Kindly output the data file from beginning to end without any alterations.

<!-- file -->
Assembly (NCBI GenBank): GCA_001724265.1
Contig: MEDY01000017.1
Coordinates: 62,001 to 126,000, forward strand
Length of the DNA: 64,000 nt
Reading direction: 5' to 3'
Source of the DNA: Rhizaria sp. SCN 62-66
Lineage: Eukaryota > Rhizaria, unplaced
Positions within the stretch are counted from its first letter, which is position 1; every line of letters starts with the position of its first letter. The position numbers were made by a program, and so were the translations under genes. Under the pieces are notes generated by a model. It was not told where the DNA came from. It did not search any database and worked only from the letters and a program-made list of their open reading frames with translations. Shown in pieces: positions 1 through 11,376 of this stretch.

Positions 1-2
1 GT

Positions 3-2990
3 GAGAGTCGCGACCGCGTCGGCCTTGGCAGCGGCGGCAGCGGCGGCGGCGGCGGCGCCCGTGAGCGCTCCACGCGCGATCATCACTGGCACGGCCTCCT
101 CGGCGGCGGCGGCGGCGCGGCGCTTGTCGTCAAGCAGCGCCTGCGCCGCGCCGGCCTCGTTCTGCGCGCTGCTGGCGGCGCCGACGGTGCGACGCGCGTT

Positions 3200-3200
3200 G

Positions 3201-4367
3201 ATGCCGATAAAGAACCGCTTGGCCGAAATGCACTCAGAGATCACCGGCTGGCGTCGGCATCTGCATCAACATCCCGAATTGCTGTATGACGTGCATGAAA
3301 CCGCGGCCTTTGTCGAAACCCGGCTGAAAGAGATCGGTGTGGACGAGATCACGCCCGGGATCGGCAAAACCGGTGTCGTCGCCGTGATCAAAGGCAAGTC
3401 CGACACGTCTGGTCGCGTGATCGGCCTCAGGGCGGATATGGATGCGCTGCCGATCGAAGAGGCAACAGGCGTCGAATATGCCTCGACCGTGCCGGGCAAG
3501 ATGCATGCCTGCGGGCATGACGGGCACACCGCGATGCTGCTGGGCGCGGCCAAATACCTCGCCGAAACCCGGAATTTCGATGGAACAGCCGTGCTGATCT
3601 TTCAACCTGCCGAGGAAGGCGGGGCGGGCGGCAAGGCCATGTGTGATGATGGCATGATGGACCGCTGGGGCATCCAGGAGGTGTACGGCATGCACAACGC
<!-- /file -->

Assembly (NCBI GenBank): GCA_001724265.1
Contig: MEDY01000017.1
Coordinates: 62,001 to 126,000, forward strand
Length of the DNA: 64,000 nt
Reading direction: 5' to 3'
Source of the DNA: Rhizaria sp. SCN 62-66
Lineage: Eukaryota > Rhizaria, unplaced
Positions within the stretch are counted from its first letter, which is position 1; every line of letters starts with the position of its first letter. The position numbers were made by a program, and so were the translations under genes. Under the pieces are notes generated by a model. It was not told where the DNA came from. It did not search any database and worked only from the letters and a program-made list of their open reading frames with translations. Shown in pieces: positions 1 through 11,376 of this stretch.

Positions 1-2
1 GT

Positions 3-2990
3 GAGAGTCGCGACCGCGTCGGCCTTGGCAGCGGCGGCAGCGGCGGCGGCGGCGGCGCCCGTGAGCGCTCCACGCGCGATCATCACTGGCACGGCCTCCT
101 CGGCGGCGGCGGCGGCGCGGCGCTTGTCGTCAAGCAGCGCCTGCGCCGCGCCGGCCTCGTTCTGCGCGCTGCTGGCGGCGCCGACGGTGCGACGCGCGTT

Positions 3200-3200
3200 G

Positions 3201-4367
3201 ATGCCGATAAAGAACCGCTTGGCCGAAATGCACTCAGAGATCACCGGCTGGCGTCGGCATCTGCATCAACATCCCGAATTGCTGTATGACGTGCATGAAA
3301 CCGCGGCCTTTGTCGAAACCCGGCTGAAAGAGATCGGTGTGGACGAGATCACGCCCGGGATCGGCAAAACCGGTGTCGTCGCCGTGATCAAAGGCAAGTC
3401 CGACACGTCTGGTCGCGTGATCGGCCTCAGGGCGGATATGGATGCGCTGCCGATCGAAGAGGCAACAGGCGTCGAATATGCCTCGACCGTGCCGGGCAAG
3501 ATGCATGCCTGCGGGCATGACGGGCACACCGCGATGCTGCTGGGCGCGGCCAAATACCTCGCCGAAACCCGGAATTTCGATGGAACAGCCGTGCTGATCT
3601 TTCAACCTGCCGAGGAAGGCGGGGCGGGCGGCAAGGCCATGTGTGATGATGGCATGATGGACCGCTGGGGCATCCAGGAGGTGTACGGCATGCACAACGC